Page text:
The Pentagon’s FY2021 budget request for all hypersonic-related research is $3.2 billion—up from $2.6 billion in the FY2020 request—including $206.8 million for hypersonic defense programs. At present, the Department of Defense (DOD) has not established any programs of record for hypersonic weapons, suggesting that it may not have approved either requirements for the systems or long-term funding plans. Indeed, as Assistant Director for Hypersonics (Office of the Under Secretary of Defense for Research and Engineering) Mike White has stated, DOD has not yet made a decision to acquire hypersonic weapons and is instead developing prototypes to assist in the evaluation of potential weapon system concepts and mission sets.

    As Congress reviews the Pentagon’s plans for U.S. hypersonic weapons programs, it might consider questions about the rationale for hypersonic weapons, their expected costs, and their implications for strategic stability and arms control. Potential questions include the following:

    *What mission(s) will hypersonic weapons be used for? Are hypersonic weapons the most cost-effective means of executing these potential missions? How will they be incorporated into joint operational doctrine and concepts?

    *Given the lack of defined mission requirements for hypersonic weapons, how should Congress evaluate funding requests for hypersonic weapons programs or the balance of funding requests for hypersonic weapons programs, enabling technologies, and supporting test infrastructure? Is an acceleration of research on hypersonic weapons, enabling technologies, or hypersonic missile defense options both necessary and technologically feasible?

    *How, if at all, will the fielding of hypersonic weapons affect strategic stability?

    * Is there a need for risk-mitigation measures, such as expanding New START, negotiating new multilateral arms control agreements, or undertaking transparency and confidence-building activities?”

    Mark Collins


  5. Aussies want in on the hypersonics party, want to make their own for RAAF:

    ‘Australia Teams Up With U.S. To Get Hypersonic Missiles For Its Super Hornets In Five Years
    Plans call for the rapid prototyping of a new air-breathing long-range missile for the Royal Australian Air Force.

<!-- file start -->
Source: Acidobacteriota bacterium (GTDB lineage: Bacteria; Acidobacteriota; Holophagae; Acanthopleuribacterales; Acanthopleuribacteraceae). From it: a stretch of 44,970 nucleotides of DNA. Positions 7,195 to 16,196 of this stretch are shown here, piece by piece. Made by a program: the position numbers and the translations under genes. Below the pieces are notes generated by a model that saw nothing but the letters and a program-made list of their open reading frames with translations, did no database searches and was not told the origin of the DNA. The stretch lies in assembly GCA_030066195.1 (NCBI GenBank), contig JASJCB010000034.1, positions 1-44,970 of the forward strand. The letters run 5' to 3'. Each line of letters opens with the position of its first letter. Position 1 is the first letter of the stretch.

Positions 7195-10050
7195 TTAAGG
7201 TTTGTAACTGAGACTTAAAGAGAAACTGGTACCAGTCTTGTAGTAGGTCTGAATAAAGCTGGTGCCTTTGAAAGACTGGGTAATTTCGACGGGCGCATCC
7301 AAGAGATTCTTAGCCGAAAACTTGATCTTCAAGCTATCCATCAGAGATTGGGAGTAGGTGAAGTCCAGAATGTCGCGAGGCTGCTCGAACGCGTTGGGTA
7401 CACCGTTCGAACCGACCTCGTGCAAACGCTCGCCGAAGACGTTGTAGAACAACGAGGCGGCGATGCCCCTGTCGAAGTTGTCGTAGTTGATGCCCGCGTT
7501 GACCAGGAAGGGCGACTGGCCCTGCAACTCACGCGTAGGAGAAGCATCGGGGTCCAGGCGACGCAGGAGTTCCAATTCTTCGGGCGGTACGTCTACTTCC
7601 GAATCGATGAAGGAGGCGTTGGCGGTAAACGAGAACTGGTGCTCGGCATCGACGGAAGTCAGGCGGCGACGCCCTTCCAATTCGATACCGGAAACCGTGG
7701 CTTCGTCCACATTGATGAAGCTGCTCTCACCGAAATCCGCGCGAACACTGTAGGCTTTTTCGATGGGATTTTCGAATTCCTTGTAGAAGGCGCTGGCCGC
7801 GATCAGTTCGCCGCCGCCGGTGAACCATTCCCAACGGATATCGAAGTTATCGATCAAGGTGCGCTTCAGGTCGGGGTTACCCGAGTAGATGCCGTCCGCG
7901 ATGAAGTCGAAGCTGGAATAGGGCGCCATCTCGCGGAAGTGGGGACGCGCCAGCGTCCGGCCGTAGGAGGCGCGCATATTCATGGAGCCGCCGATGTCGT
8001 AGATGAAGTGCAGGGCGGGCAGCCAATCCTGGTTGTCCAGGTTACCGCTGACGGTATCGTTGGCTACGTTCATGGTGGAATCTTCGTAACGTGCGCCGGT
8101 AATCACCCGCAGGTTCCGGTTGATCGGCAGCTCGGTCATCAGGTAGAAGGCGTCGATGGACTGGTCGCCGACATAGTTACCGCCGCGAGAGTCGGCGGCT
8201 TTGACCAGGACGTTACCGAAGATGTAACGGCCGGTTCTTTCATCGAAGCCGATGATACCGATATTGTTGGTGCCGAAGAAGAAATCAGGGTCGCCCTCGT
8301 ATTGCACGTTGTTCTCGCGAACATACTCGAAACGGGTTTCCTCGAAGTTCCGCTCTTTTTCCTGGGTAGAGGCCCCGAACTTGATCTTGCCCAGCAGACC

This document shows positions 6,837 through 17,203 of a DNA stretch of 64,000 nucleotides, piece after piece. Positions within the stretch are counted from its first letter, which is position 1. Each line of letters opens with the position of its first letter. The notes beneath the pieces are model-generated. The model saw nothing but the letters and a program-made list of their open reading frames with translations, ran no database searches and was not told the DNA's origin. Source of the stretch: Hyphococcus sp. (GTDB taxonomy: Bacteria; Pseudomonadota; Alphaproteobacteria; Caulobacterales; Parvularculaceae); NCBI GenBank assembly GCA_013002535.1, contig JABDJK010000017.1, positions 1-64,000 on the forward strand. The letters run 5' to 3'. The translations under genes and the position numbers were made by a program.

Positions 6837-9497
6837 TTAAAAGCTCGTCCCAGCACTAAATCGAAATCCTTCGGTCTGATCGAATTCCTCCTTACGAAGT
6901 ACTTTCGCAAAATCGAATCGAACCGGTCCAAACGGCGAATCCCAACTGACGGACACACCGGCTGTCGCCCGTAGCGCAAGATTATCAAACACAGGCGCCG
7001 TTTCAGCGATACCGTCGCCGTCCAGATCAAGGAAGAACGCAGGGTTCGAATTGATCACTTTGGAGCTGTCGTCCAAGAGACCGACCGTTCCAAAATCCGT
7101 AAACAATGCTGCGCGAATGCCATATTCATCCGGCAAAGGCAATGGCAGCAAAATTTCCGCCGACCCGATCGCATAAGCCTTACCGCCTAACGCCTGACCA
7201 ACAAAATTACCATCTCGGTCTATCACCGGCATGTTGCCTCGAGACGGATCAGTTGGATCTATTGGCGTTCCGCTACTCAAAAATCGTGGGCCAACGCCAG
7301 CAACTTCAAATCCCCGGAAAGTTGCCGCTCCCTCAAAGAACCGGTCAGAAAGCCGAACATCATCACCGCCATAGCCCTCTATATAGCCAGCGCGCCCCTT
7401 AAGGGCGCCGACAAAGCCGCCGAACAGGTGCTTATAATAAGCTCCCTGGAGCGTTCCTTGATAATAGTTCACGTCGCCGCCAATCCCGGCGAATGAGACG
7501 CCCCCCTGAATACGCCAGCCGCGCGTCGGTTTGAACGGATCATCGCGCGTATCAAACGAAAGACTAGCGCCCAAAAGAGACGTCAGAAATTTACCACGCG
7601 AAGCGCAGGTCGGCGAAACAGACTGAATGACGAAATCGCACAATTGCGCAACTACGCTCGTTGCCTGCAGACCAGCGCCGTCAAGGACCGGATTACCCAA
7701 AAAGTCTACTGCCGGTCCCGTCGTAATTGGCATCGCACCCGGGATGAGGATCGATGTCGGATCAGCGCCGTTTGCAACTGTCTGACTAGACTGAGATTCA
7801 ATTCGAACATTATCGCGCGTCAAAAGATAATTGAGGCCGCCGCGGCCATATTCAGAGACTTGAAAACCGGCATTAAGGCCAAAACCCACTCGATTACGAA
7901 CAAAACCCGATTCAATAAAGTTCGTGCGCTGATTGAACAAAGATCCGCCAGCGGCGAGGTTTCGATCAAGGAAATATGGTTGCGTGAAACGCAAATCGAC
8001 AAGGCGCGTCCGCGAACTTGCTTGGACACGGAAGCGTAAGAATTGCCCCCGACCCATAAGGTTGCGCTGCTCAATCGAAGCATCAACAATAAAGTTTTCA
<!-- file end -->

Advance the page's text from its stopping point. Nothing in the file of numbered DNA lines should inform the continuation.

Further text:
Australia is gearing up to start testing a new air-launched hypersonic missile “within months.” Details of the joint U.S.-Australian program are still emerging but point to a multi-million-dollar effort to develop an air-breathing, long-range missile that could ultimately be carried by a range of Royal Australian Air Force aircraft.

    The new weapon is due to be formally announced tomorrow and prototypes are being developed together with the United States under the Southern Cross Integrated Flight Research Experiment, or SCIFiRE. Hypersonic weapons are generally understood to be capable of flying at least five times the speed of sound, giving them faster response time for striking critical targets and making them much harder to defend against than their slower counterparts.

    In an official release, the U.S. Department of Defense noted that “The SCIFiRE effort aims to cooperatively advance air-breathing hypersonic technologies into full-size prototypes that are affordable and provide a flexible, long-range capability, culminating in flight demonstrations in operationally relevant conditions.”

    “Developing this game-changing capability with the United States from an early stage is providing opportunities for Australian industry,” said Australian Defense Minister Linda Reynolds. “Investing in capabilities that deter actions against Australia also benefits our region, our allies, and our security partners. We remain committed to peace and stability in the region, and an open, inclusive, and prosperous Indo-Pacific.”..’

    Mark Collins


  6. Early December:

    “Air-Breathing, High-Speed Propulsion To Make 2021 Comeback

    A comeback attempt for the use of missiles powered by scramjets and solid-fuel ramjets will highlight a dizzying year for development and testing of the most advanced long-range weapons.

    Two versions of DARPA’s Hypersonic Air-Breathing Weapon Concept (HAWC) are set to perform the first powered flights of a scramjet engine since the final flight of the Air Force Research Laboratory’s (AFRL) X-51A Waverider in 2013.

    The planned flight tests of competing HAWC demonstrators designed by Lockheed Martin/Aerojet Rocketdyne and Raytheon/Northrop Grumman teams merely constitute the first step in the Pentagon’s plans to deliver to the field the first operational prototypes of scramjet-powered hypersonic cruise missiles in five years.

    The follow-on Hypersonic Air-Breathing Cruise Missile (HACM) program has the goal of establishing a long-term competition among the two HAWC competitors and possibly Boeing. In November, the Joint Hypersonic Transition Office funded Boeing to complete a preliminary design and mature the propulsion system for HyFly 2. The original HyFly experimental program ended disappointingly in 2010 but featured a dual-mode ramjet optimized to fit on the Navy’s weapons elevators aboard aircraft carriers.